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Black-owned Business Files Lawsuit Against Mississippi Airport For 'Discrimination'
A Black-owned food and beverage concessions company is suing the board that oversees Jackson-Medgar Wiley Evers International Airport after its contract was canceled.
Representatives for Michigan-based Jacobsen/Daniels Associates filed a federal lawsuit on Oct. 2 against the Jackson Municipal Airport Authority (JMAA) and Chief Executive Officer Paul Brown for a “breach of contract.”
Jacobsen/Daniels company officials also claim in the lawsuit that it was treated differently than other businesses at the airport, as reported in the Clariion Ledger.
“The defendant (JMAA) treated plaintiff differently than other white-owned businesses that operate at JAN (Jackson airport), specifically because the plaintiff is an African American-owned business,” Jacobsen/Daniels representatives said in the lawsuit.
Airport Authority attorney Dorsey Carson, however, clams that Jacobsen/Daniels breached its contract when it unilaterally shut down its last concession over the Memorial Day weekend – one of the busiest periods at the airport.
“Jacobsen/Daniels informed JMAA that it would not reopen unless JMAA agreed to a new contract with favorable treatment,” Carson said. “JMAA treats all vendors equally, and Jacobsen/Daniels was properly terminated. The Jackson Municipal Airport Authority will vigorously defend itself against the frivolous allegations made by Jacobsen/Daniels.”
Jacobsen/Daniels officials said they had a meeting scheduled with Brown earlier this year to discuss the lease, but he canceled the meeting. Jacobsen/Daniels representatives say the meeting was canceled during the early days of the coronavirus pandemic.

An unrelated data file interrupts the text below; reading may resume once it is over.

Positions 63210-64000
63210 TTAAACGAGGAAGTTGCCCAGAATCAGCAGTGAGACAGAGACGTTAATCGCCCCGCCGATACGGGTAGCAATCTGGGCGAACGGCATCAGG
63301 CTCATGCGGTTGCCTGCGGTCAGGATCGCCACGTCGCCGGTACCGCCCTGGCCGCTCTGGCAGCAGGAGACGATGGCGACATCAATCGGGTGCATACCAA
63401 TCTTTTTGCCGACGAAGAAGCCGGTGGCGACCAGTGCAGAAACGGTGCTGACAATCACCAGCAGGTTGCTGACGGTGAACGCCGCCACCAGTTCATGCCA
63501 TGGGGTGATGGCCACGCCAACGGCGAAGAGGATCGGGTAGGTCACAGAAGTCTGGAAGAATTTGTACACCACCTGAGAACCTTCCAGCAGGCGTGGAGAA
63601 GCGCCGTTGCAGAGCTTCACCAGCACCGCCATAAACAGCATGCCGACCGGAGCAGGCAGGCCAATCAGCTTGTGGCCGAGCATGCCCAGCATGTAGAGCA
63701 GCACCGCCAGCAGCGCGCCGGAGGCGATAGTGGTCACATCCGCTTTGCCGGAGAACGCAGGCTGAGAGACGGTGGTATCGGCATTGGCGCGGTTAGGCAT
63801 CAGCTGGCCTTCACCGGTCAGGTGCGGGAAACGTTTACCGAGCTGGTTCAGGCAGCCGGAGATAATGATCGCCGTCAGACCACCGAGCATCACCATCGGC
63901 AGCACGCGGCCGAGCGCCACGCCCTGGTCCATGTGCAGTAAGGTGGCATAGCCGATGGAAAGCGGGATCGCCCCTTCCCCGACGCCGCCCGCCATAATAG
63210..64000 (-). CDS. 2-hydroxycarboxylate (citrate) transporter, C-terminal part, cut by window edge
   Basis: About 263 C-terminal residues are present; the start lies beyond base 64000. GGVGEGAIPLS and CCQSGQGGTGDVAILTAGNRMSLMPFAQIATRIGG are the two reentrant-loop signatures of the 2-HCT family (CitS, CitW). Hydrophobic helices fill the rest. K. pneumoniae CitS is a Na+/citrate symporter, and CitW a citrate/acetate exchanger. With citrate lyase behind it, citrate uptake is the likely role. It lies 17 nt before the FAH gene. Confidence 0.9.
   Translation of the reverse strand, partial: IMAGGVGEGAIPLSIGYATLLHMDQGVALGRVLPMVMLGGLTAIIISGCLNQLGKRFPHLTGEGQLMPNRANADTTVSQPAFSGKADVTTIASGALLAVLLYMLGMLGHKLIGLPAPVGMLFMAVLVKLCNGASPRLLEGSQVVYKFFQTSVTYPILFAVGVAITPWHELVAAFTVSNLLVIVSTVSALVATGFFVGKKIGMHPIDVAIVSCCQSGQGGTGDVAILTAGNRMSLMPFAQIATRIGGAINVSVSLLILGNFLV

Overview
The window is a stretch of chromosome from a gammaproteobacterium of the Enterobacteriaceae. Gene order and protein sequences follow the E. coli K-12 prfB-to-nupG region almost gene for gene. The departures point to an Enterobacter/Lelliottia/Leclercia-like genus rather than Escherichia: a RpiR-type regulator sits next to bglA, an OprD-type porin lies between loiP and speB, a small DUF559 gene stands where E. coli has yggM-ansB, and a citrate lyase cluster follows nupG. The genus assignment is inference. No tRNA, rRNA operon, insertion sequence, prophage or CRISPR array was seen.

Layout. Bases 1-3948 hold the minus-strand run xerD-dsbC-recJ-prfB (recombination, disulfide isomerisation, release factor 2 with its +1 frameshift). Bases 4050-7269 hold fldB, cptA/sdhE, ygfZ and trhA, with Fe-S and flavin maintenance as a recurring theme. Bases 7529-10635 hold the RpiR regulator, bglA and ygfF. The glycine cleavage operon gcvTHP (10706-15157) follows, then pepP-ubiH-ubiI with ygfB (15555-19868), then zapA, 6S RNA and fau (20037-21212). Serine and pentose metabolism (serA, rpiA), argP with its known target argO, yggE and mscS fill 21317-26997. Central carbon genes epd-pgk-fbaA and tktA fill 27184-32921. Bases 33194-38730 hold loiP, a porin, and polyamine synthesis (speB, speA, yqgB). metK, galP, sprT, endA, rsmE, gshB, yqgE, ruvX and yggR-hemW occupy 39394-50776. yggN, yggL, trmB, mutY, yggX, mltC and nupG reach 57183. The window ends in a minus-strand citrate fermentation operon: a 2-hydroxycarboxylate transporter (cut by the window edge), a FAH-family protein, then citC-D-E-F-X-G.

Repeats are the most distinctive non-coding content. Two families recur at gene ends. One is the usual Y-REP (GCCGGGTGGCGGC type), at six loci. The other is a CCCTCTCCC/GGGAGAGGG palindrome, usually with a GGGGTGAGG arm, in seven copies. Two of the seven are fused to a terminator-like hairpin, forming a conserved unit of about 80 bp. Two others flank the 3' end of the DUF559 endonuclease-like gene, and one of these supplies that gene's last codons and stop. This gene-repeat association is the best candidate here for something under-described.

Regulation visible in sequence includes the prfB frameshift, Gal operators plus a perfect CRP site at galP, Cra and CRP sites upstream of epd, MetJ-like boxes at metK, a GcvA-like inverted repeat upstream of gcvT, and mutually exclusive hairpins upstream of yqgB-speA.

While other concessionaires in the airport terminal were closing or limiting services due to the pandemic, Jacobsen/Daniels continued to operate.
In early April, airport officials announced cutbacks to deal with a passenger traffic reduction of about 90% due to COVID-19 concerns, including a hiring freeze, layoffs of executive positions and airport staff, and a decrease in consultant contracts.
During that same timeframe, Jacobsen/Daniels officials discussed the impact of COVID-19 with JMAA officials and asked for assistance with some of the Cares Act funding it believed the airport received to help business partners, company attorney Matthew McLaughlin said in the lawsuit.
According to the lawsuit, the airport authority said it would defer April, May, and June payments from airport businesses to early 2021, but refused to eliminate payments.
Jacobsen/Daniels officials wrote a letter to the airport authority expressing disappointment that its items hadn’t been considered, including abatement of rent during the pandemic because JMAA received Cares Act funds.
The airport authority board allowed Jacobsen/Daniels to temporarily close due to reduced activity at the airport in late May; however, JMAA said it was canceling the agreement altogether, the lawsuit claims.
The lawsuit seeks compensatory and punitive damages against the airport authority.